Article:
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Obama says ‘pragmatic’ Trump may struggle to undo his legacy

Obama says ‘pragmatic’ Trump may struggle to undo his legacy

President Obama predicted Monday that Donald Trump and his Republican congressional majorities will find it harder than they think to undo key parts of his legacy, like Obamacare, the Iran nuclear deal and the Paris climate agreement. Obama also described the president-elect as “pragmatic” and said that, for those who are not ready, “this office has a way of waking you up.”

Speaking at a press conference before his final overseas trip, Obama also revealed some of the advice he gave Trump in their face-to-face, 90-minute meeting in the Oval Office on Thursday.

“I emphasized to him that, look, in an election like this that was so hotly contested and so divided, gestures matter,” the president told reporters. “And how he reaches out to groups that may not have supported him, how he signals his interest in their issues or concerns, I think those are the kinds of things that can set a tone that will help move things forward once he has actually taken office.”

Obama said he also impressed on Trump that “how he staffs, the first steps he takes, the first impressions he makes, the reset that can happen after an election, all those things are important and should be thought about,” and urged the former reality show star’s opponents to “give him the room and the space to do that.”

The president sidestepped a question about Trump’s decision to name far-right figure Steve Bannon as a senior White House adviser. Anti-discrimination groups slammed the hire, pointing to incendiary articles published by Breitbart News while Bannon was an executive at the right-wing news outlet.

“The people have spoken. Donald Trump will be the next president, the 45th president of the United States,” Obama said. “Hopefully, it’s a reminder that elections matter and voting counts.”

Obama, who was bound for Greece, Germany and Peru, said he would reassure skittish European leaders there that Trump is wed to America’s treaty obligations to defend any NATO ally under attack by Russia. During the campaign, Trump had suggested that he might not come to the rescue of NATO countries that do not meet the alliance’s commitment to dedicate 2 percent of their gross domestic product to defense spending.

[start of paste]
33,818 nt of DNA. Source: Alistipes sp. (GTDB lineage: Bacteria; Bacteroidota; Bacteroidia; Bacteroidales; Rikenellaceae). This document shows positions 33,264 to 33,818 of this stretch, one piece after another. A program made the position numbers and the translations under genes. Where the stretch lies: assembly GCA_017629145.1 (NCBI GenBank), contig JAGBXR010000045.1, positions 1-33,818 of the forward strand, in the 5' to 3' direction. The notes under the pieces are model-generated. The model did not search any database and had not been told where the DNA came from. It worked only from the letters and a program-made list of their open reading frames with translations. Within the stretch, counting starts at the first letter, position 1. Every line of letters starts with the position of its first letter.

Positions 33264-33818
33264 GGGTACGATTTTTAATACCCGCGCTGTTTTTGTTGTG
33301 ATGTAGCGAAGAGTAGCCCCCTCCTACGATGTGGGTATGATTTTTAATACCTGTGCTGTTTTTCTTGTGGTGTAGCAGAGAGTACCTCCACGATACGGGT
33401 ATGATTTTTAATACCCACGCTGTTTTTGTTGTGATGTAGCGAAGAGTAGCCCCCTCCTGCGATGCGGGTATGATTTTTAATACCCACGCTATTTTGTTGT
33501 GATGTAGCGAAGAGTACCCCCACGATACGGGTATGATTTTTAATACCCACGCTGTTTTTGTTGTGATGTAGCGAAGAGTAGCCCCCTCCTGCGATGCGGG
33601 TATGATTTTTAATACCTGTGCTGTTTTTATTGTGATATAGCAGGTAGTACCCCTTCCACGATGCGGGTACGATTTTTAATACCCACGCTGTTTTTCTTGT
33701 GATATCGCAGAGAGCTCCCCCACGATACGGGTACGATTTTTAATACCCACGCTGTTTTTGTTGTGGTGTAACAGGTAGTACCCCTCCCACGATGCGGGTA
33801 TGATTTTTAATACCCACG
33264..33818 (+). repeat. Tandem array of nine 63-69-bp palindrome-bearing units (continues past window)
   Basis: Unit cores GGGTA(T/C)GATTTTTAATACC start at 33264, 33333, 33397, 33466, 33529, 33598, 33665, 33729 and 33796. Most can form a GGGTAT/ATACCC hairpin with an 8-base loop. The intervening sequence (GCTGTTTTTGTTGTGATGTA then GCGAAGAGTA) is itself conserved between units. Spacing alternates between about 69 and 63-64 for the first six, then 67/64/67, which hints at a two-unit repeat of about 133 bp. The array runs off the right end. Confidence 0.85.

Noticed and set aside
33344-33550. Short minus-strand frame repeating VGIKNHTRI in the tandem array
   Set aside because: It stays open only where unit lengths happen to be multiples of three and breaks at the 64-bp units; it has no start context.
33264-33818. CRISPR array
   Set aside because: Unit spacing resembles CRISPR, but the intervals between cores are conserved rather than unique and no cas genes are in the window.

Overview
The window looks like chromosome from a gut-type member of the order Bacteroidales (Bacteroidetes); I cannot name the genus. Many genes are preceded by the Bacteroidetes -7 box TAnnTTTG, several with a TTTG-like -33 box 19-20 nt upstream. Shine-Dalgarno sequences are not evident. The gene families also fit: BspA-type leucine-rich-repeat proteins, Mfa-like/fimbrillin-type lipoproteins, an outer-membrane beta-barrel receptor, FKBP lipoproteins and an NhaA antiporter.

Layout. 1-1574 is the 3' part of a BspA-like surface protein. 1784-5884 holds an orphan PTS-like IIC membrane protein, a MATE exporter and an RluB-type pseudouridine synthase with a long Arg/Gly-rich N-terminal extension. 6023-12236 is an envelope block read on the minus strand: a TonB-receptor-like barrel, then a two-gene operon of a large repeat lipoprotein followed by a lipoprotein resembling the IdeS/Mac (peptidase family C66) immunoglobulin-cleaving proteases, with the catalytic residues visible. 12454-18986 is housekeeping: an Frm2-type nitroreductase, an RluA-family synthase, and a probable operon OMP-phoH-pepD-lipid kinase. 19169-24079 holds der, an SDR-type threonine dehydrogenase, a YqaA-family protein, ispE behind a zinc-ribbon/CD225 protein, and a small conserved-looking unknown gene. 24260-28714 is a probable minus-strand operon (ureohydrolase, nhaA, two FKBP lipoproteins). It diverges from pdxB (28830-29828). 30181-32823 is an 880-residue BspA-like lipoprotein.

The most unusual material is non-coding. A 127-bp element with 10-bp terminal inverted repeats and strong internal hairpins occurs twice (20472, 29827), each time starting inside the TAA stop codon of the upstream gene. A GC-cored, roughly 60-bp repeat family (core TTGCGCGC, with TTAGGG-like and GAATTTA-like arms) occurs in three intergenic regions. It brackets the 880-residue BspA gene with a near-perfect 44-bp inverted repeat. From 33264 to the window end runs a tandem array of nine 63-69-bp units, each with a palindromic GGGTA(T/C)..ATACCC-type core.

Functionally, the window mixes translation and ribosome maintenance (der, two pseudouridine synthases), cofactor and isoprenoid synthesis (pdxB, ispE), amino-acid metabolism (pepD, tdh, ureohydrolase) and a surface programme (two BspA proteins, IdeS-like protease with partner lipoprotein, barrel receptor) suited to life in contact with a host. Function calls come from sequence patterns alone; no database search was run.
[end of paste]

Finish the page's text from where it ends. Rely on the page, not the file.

“In my conversation with the president-elect he expressed a great interest in maintaining our core strategic relationships, and so one of the messages I will be able to deliver is his commitment to NATO and the Trans-Atlantic Alliance,” the president said. “I think that’s one of the most important functions I can serve at this stage during this trip is to let them know that there is no weakening of resolve when it comes to America’s commitment to maintaining a strong and robust NATO relationship.”

While declining to repeat his campaign attack on Trump as temperamentally unfit to be commander in chief, Obama cautioned that traits that powered the entrepreneur to “one of the biggest political upsets in history” could hurt him in the Oval Office.

“There are going to be certain elements of his temperament that will not serve him well unless he recognizes them and corrects them, because when you’re a candidate and you say something that is inaccurate or controversial, it has less impact than it does when you’re president of the United States,” Obama said.

The president also predicted that even a unified Republican government would struggle to roll back significant parts of his legacy, which Democrat Hillary Clinton made a key part of her losing campaign platform.

Republicans, who have promised to repeal and replace Obamacare, must now decide how to handle popular parts of the law, like coverage for people with preexisting conditions and provisions enabling young adults to stay on their parents’ insurance until they are 26.

“Now comes the hard part. Now is governance,” he said.

The same goes for the Iran nuclear deal, Obama said, underlining that America’s diplomatic partners in Europe are unlikely to walk away from the pact.

“Iran is a good example of the gap, I think, between some of the rhetoric in this town, not unique to the president-elect, and the reality,” he said. “To unravel a deal that’s working and preventing Iran from pursuing a nuclear weapon would be hard to explain, particularly if the alternative were to have them free from any obligations and go ahead and pursue a weapon.”

Obama made a similar argument about the Paris climate agreement, saying that utilities and car companies are benefiting from the shift to cleaner energy.

It remains to be seen how many of his own campaign proposals the freewheeling businessman will try to keep. Trump has long promised to retain some of Obamacare’s more popular measures. He has fiercely criticized the Iran nuclear deal, but a top Trump foreign policy adviser recently said the incoming president would review it, not tear it up. And Trump has promised to cancel the Paris agreement.

Obama said he would ask Trump not to reverse a program under which many so-called DREAMers, undocumented immigrants brought to the United States as children, can stay in the United States. During the campaign, Trump pledged to do exactly that.

“I will urge the president-elect and the incoming administration to think long and hard before they are endangering the status of what for all practical purposes are American kids,” Obama said.

Source: www.yahoo.com

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